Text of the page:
Negotiated arrangements can advance U.S. interests even if the other party engages in cheating. Of course, it is possible to construct a deal that would leave the United States in a worse position if the other side cheated. An example would be an agreement that left the other side well positioned to break out of a treaty in a manner that would put the United States at an instant military disadvantage. Nazi Germany’s rearmament in violation of the Versailles Treaty, combined with Europe’s failure to respond, comes to mind. But it is also possible to construct a treaty that leaves the United States better off every day that the other party is compliant, and not significantly disadvantaged if the other party cheats.
Certainly, it would be a mistake to base a deal on trust. But as every American president concluded throughout the cold war, it is possible to construct a deal whose provisions, including those creating transparency, benefit the United States no matter what an aggressive and untrustworthy adversary does in the course of implementation. It is also possible to do so without submitting to “blackmail,” if that term is meant to refer to a government’s insistence on (1) being “paid” not to do harm, and (2) being “paid” more than once in order to keep commitments made through earlier agreements. That lesson is no less true today with respect to North Korea.
U.S. negotiators will always need to make hard choices. It would be desirable if any new deal includes comprehensive limits on North Korea’s nuclear program, extending beyond known plutonium production facilities to encompass not only uranium-enrichment activities but also any nuclear weapons Pyongyang may have already built or obtained, as well as its research and development efforts. Such a commitment would be impossible to verify with confidence, even with “anytime, anywhere” inspections in North Korea. It is just too easy to cheat.
Should U.S. negotiators pass up stronger commitments if they cannot be confidently verified? What if a new deal imposes greater restrictions on Pyongyang with more extensive inspections than the 1994 accord but still leaves uncertainties? Would such a deal serve U.S. interests? Similar questions confronted the United States in 1994, when the president had to decide whether to seek more immediate limits on North Korea’s threatening plutonium production program in lieu of immediate special inspections.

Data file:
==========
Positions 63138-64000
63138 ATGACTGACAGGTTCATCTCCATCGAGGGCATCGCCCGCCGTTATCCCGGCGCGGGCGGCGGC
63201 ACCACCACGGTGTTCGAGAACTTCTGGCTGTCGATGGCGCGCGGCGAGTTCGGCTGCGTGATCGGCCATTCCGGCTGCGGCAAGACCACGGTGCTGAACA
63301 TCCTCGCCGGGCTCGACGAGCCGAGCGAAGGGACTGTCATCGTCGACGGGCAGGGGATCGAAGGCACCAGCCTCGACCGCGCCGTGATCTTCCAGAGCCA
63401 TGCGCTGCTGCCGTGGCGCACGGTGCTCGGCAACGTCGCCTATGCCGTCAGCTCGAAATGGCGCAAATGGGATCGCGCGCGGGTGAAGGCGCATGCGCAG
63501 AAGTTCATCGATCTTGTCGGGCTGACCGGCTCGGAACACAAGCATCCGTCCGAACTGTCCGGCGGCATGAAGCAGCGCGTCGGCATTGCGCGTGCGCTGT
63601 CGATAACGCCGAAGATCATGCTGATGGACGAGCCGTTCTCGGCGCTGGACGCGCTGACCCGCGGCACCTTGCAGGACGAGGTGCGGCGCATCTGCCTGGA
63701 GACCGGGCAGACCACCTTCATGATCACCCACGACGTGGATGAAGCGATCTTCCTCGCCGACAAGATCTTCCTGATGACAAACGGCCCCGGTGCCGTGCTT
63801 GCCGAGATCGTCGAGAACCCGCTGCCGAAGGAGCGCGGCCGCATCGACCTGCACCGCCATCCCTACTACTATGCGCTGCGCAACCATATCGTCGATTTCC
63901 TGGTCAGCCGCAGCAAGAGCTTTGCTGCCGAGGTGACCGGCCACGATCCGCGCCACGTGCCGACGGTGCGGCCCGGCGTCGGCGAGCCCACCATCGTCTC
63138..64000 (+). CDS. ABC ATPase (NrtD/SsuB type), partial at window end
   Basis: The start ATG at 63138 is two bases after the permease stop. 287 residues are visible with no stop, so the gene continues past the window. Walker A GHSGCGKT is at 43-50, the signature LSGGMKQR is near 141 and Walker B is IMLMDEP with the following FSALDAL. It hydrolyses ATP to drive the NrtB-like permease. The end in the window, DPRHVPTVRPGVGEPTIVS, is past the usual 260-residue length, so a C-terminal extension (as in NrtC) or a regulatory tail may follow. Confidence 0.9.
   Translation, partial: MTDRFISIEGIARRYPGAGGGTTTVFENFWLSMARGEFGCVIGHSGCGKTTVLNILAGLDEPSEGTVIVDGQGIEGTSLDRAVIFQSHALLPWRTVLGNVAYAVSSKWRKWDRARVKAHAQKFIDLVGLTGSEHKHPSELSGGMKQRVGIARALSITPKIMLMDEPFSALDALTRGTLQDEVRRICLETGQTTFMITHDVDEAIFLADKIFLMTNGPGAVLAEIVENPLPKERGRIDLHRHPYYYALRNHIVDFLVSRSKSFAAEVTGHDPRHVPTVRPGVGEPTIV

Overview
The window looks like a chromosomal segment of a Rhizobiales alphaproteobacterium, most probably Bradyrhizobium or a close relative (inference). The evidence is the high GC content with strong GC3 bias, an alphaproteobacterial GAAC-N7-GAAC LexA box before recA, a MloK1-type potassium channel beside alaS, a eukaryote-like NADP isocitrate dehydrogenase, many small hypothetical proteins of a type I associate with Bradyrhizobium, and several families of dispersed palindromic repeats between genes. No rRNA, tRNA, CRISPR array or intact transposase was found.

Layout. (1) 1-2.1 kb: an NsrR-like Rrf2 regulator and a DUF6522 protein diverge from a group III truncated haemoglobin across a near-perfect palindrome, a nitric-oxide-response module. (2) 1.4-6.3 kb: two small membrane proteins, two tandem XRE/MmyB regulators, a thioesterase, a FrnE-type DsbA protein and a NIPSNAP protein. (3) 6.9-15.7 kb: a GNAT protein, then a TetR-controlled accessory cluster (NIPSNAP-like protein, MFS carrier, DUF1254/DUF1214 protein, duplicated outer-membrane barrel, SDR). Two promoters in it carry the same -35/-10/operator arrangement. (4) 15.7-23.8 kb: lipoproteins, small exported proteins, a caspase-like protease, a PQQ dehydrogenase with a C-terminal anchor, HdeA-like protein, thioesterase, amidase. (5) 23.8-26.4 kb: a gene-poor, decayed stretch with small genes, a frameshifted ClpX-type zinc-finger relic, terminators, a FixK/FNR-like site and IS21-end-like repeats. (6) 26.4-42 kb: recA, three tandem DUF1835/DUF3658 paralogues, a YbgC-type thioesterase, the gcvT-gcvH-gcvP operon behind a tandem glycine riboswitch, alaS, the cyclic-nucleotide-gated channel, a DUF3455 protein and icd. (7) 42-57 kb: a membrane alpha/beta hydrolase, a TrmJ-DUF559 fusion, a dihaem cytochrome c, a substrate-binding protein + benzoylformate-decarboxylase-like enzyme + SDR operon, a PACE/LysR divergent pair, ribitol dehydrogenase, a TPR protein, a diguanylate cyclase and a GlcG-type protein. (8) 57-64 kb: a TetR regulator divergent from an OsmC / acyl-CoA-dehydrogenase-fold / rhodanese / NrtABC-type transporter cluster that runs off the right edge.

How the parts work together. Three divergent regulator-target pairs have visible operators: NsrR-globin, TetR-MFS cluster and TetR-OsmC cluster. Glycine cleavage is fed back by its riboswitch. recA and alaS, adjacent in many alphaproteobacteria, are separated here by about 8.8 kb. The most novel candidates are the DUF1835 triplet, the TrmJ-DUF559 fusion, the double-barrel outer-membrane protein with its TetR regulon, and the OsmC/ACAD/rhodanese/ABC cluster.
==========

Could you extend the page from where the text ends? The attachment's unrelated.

Reaching a deal is not always the best option. As noted earlier, the alternatives to engagement—military action or containment–were unattractive for most of the previous crises and may be unattractive today. But in June 1994 U.S. decisionmakers were on the verge of seriously considering a preemptive strike against the Yongbyon nuclear facilities, even in view of potentially dire consequences, out of concern that the North might be about to begin producing bomb-making material. Today, what would happen if North Korea ceremoniously unveiled a nuclear-tipped missile that was clearly threatening to its neighbors, the United States, and the world? Under certain circumstances, no deal may be the best option, leaving only acquiescence (masquerading as deterrence and containment) at one extreme and confrontation (possibly including military action) at the other. Extreme circumstances may leave only extreme options.
One way to try to avoid falling into a situation in which the president faces only extreme options is to set “red lines” for North Korea. Initially, the Bush administration seemed leery to do that on the assumption that “if you draw it, they will cross it.” There is always a danger that Pyongyang will cross these lines, either deliberately or through miscalculation. In the spring of 1994, North Korea did cross a red line by unloading the 5-megawatt reactor and destroying important historical information contained in the spent fuel rods, triggering the march toward confrontation. But one month later, Pyongyang did not expel the IAEA inspectors monitoring the Yongbyon facility, perhaps in part because of Jimmy Carter’s trip but also because it knew that could trigger an American preemptive attack. In short, picking a clear boundary for acceptable behavior can prove a successful deterrent, but only if it is backed by the credible threat of force. The United States should not be bluffing, and it must be clear that it is not.